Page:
Access to quality seeds for farmers is an essential element of creating an enabling environment to realise the potential of the rural economy and improve food security in developing countries. Smallholder farmers are the backbone of food production in South and South-East Asia, but they still cannot produce sufficient and nutritious food for the growing population affected by hunger and malnutrition today. The UN’s 2021 report on the state of Food Security and nutrition indicates that 418 million people in Asia are suffering of hunger, 57 million more people than in 2019, partly because of the Covid-19 pandemic.
It is critical to address the challenges smallholder farmers face in achieving food security and ending hunger in the region. The seed industry has the most potential and greatest role in developing a robust local seed sector that improves smallholder farmer productivity and income. The Access to Seeds Index highlights the efforts of leading seed companies to improve access to seeds for smallholder farmers in emerging economies. The index seeks primarily to identify leadership and good practices across the seed industry, providing an evidence base for discussing where and how companies can step up their efforts.
In 2019, the Access to Seeds Index evaluated 24 companies in the region for the first time. The index showed that the industry is present in all countries and is highly research-driven, releasing new varieties for a wide variety of crops and tailoring seed package sizes for smallholders. However, training to help smallholder farmers adopt new technologies was not often offered in all countries where there were sales activities. In addition, breeding and production activities were concentrated in only a handful of countries.
The 2021 index shows that the seed industry continues to be driven by innovation and release of new varieties to help drive productivity in the region. The index expanded its scope to assess 31 seed companies, including 13 global and 18 regionally based companies. Companies have further continued their access to seeds activities all 14 index countries. Still, they can improve their distribution to reach remote rural areas closer to the farm gate. Crop portfolios are broad, mainly for vegetables and cereals; however, pulses rich in nutrition are still underrepresented. Hybrids are the most famous seed type for many vegetable and field crops, showing the willingness of smallholder farmers to adopt improved technologies. Companies can increase their training support to match their efforts in sales activities to ensure that smallholder farmers maximise the benefits of quality seed of improved varieties.
Furthermore, the industry must increase efforts to invest in developing the local seed businesses such as seed production, breeding and processing activities in the region. Such investments enable improved technology, knowledge and resource sharing to benefit smallholder farmers in achieving food security and ending hunger. Although seed companies significantly invest in seed production in the region, effective tracking systems to ensure social and labour rights are lacking. Further, companies can invest in breeding programmes and processing activities in more countries since these activities are still concentrated in a few countries.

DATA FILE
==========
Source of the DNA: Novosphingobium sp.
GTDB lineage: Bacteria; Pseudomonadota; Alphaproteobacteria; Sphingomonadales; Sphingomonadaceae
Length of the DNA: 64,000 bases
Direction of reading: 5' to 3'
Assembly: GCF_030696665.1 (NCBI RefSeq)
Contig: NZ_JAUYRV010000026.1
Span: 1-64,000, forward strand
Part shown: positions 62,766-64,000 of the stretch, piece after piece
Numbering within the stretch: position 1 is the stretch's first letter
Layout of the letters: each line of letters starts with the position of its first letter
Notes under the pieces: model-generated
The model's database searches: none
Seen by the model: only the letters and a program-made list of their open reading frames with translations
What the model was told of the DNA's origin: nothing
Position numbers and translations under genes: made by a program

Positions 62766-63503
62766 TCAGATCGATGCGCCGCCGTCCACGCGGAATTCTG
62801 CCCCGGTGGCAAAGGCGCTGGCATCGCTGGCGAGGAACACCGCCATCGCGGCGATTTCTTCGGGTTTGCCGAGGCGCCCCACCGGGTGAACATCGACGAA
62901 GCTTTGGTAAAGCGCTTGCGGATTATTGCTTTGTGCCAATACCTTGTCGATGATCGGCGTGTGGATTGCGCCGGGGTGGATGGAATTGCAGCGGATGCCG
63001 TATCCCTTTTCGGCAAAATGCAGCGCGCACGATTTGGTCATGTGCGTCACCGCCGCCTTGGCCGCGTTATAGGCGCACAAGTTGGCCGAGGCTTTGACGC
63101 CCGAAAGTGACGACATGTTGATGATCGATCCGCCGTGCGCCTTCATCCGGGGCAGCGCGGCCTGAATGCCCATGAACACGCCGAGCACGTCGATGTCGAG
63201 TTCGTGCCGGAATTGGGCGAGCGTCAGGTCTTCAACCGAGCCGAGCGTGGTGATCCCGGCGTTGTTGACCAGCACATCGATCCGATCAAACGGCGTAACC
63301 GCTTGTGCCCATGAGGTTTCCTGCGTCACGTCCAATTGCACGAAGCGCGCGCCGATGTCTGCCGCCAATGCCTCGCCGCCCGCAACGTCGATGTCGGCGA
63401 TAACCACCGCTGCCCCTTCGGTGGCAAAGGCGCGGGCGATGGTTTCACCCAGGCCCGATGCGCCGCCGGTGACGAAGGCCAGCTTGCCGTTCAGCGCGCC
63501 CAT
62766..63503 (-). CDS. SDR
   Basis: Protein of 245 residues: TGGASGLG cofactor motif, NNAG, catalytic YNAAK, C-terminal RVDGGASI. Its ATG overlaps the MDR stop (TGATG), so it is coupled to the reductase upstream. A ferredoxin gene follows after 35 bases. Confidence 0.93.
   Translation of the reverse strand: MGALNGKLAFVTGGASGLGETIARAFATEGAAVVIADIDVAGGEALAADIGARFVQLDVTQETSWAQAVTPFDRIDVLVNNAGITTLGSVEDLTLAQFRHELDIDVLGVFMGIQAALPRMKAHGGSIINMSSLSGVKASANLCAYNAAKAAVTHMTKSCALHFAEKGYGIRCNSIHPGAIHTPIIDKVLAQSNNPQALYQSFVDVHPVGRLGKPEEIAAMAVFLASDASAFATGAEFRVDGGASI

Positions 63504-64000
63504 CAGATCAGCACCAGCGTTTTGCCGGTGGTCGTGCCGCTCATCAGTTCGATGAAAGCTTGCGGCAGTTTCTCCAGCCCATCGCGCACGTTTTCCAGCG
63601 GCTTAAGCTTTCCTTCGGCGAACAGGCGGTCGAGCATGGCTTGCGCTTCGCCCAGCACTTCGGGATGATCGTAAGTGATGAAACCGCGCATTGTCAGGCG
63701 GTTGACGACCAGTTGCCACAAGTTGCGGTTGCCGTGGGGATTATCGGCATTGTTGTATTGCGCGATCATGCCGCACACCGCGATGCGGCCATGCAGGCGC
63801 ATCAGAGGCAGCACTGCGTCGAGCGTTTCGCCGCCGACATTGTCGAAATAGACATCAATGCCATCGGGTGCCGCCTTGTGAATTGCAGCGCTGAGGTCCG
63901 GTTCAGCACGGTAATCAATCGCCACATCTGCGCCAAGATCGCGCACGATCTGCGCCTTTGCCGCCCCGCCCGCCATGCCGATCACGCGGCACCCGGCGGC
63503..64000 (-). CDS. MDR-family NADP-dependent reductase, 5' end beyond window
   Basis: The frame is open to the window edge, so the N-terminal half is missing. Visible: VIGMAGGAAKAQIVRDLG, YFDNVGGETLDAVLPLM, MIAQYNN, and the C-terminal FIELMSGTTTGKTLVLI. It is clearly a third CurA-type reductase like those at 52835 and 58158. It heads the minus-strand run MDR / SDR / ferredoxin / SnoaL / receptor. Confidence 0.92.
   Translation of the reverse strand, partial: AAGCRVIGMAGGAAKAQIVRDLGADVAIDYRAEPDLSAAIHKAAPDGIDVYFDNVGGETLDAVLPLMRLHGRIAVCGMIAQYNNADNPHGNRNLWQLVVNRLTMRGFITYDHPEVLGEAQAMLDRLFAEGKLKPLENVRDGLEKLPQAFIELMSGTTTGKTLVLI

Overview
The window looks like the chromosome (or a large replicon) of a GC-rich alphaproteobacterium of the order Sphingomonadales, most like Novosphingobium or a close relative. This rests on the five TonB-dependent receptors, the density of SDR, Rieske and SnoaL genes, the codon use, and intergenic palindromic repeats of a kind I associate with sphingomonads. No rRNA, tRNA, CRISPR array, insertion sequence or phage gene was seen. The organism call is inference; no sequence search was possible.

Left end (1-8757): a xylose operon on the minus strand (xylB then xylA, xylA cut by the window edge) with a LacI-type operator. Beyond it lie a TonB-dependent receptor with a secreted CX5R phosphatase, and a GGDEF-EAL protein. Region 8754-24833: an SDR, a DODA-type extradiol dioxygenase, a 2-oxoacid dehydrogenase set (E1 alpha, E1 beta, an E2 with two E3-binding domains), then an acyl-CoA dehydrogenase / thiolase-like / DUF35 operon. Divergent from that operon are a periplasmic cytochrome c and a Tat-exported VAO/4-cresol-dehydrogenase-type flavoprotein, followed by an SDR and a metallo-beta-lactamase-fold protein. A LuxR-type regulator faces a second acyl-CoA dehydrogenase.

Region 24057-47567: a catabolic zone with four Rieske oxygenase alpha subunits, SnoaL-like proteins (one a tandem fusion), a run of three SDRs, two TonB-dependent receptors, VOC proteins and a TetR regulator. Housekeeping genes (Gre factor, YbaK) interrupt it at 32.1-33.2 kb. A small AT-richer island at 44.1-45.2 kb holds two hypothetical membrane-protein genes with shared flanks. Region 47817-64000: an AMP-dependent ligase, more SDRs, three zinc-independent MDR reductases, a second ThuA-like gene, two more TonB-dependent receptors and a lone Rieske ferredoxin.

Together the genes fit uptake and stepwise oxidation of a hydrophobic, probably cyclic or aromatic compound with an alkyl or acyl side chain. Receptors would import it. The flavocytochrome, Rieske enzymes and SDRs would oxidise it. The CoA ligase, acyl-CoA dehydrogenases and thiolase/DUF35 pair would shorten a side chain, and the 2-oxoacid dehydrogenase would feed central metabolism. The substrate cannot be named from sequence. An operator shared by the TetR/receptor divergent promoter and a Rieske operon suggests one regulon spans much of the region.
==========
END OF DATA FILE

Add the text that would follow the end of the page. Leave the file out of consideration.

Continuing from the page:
Companies are present with sales in all index countries but can increase their reach to remote areas
Seed companies evaluated by the index report sales presence of quality seed of improved varieties in all 14 index countries. Five or more companies are present per country. However, only half of the companies with sales activities in each country reach remote rural areas.
Vegetables continue to dominate company portfolios, however pulses rich in nutrition are still underrepresented
Company portfolios in South and South-East Asia are broad, mainly for vegetables and cereals; however, pulses rich in nutrition are still underrepresented. In addition, companies continue to offer more hybrids than Open Pollinated Varieties indicating the adoption for improved varieties for smallholders in the region.
Training for smallholder farmers is centered around countries with an established seed sector
Twenty-four companies report offering extension services to smallholder farmers in all 14 index countries, with a least one company present per country.
Companies still concentrate their investments mainly in six countries
Six countries, India, Thailand, Indonesia, Vietnam, the Philippines and Bangladesh, continue to attract most investments in local seed sector developments such as breeding, production and processing. In addition, companies invest in one or two business activities in Myanmar, Nepal, Pakistan and Laos, but no such investments are reported in Cambodia, Afghanistan, Sri Lanka and Malaysia.